From chapter 46 of The Saga of Grettir the Strong (tr. Morris)
(With thanks from Regia mates: Hrolf Douglasson, Gary Golding, Rich Price, Kim Siddorn, Ali Vikingr and Paula Lofting Wilcox)
I got this as an ebook when looking for another book on the Embroidery recommended by Hazel Uzzell. I got what she recommended, but I want to recommend this one! It was fascinating and well written, and I will be looking at other appropriate books by Hicks!
(Why do I always say Bayeux Embroidery while everyone else says Bayeux Tapestry? Two simple reasons. First, it is more correct; second of all, in 2008 I wrote Dr. Desiree Koslin a question on the pricking and pouncing technique which she had cited in an article: “Turning Time in the Bayeux Tapestry,” Textile and Text, xiii, 1990, pp. 28-45. For her gracious answer, I asked what I could do for her. She replied that she would love it if I only referred to the Bayeux Embroidery, and I have done so ever since! Hicks by the way does not say why the title changed from Broderie de Bayeaux but does note that it happened in the eighteenth century.)
After an extensive chapter on the battle that inspired the Embroidery, Hicks comments at length on the reasons for the Embroidery, who originated the idea, who designed it and who did the actual embroidery, along with remarks on feminism connected to the process. There is even a very good chapter on the way in which embroideries—and therefore this was one—was done, going from design, transfer of the original artwork, manufacture of the raw materials and so forth. Fascinating for persons interested in medieval textiles even if they have little interest in this particular embroidery.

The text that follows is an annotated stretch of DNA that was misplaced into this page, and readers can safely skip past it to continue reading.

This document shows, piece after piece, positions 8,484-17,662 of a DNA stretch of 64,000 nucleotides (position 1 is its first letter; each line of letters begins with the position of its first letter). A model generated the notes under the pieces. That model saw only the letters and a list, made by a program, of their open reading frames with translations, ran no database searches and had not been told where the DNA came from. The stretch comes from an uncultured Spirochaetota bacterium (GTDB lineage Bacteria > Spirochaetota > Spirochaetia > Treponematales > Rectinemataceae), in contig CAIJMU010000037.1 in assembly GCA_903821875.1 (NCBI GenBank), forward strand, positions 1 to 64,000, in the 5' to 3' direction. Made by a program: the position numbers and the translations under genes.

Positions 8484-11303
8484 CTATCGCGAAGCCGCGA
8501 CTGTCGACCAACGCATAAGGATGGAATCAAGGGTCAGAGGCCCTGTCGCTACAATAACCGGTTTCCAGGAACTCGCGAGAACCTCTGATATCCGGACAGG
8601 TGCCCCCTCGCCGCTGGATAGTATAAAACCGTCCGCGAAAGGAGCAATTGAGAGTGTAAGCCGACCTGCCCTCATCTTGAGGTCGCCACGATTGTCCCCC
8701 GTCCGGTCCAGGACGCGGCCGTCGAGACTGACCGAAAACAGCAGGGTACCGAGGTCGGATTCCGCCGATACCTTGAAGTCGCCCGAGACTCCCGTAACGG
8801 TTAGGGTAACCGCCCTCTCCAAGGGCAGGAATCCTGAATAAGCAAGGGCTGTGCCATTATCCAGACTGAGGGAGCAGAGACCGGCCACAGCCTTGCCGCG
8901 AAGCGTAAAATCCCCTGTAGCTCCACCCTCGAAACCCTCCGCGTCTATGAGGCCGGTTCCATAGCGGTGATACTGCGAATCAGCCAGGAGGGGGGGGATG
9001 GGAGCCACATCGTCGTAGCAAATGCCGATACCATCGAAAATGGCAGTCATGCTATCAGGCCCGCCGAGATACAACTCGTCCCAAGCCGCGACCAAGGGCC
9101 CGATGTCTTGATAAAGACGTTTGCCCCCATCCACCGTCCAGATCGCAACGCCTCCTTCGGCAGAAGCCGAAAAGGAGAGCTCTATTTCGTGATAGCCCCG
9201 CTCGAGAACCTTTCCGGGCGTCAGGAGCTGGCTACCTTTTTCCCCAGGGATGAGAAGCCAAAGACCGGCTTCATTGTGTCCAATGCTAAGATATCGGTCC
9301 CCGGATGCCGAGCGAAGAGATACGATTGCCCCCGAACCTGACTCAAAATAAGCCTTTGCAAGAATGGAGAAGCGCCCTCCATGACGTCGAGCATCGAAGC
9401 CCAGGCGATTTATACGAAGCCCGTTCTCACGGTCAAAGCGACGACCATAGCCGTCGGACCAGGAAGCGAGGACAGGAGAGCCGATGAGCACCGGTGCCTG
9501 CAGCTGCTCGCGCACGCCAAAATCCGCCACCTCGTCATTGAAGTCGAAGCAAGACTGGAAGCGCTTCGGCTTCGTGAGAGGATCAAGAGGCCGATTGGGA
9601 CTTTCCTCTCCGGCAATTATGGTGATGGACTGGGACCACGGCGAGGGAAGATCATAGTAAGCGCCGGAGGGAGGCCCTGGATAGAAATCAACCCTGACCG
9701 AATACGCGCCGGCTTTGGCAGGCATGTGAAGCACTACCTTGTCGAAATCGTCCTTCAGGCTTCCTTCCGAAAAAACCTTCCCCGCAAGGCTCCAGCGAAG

At this point, the book features a largely chronological account of the history of the Embroidery. The first few centuries of the Embroidery’s existence are ambiguous. To a great extent, we do not know whether it was a gift, to whom it was a gift, whether it was given from the start of the Bayeux Cathedral and so forth. We know that the Embroidery was kept in a cedar chest in the cathedral and brought out for display for only one or two occasions each year. It is first mentioned in the fifteenth century, and its amazing series of adventures begin.
Hicks compares it to a cat with nine lives, and its romantic and unbelievable exploits are more exciting than the best fiction. We are told of its travels, of its exploit with Napoleon and Hitler (both of whom wanted to use it as a symbol of the successful invasion of Britain), of its almost as dangerous encounters with people refurbishing it and its possession by one entity or another. We are told of its close escape in WWII, when Hitler sent SS men to bring it back to Berlin when Paris—to which it had brought—was in danger of falling, but a quick-thinking official was able to stymie the SS officers who never came back. And we are told of its various travels about the countryside that should have brought about its destruction. Hicks wonders if the fact that it survived was because of how it was made. Although made with a stitch used for gold threads, it is merely wool and so beneath the interest of looters looking for gold. While this is probably true, it does not deal with its other close escapes and redemptions. The Embroidery has had a dozen guardian angels or many many admirers who have worked to ensure its continued existence!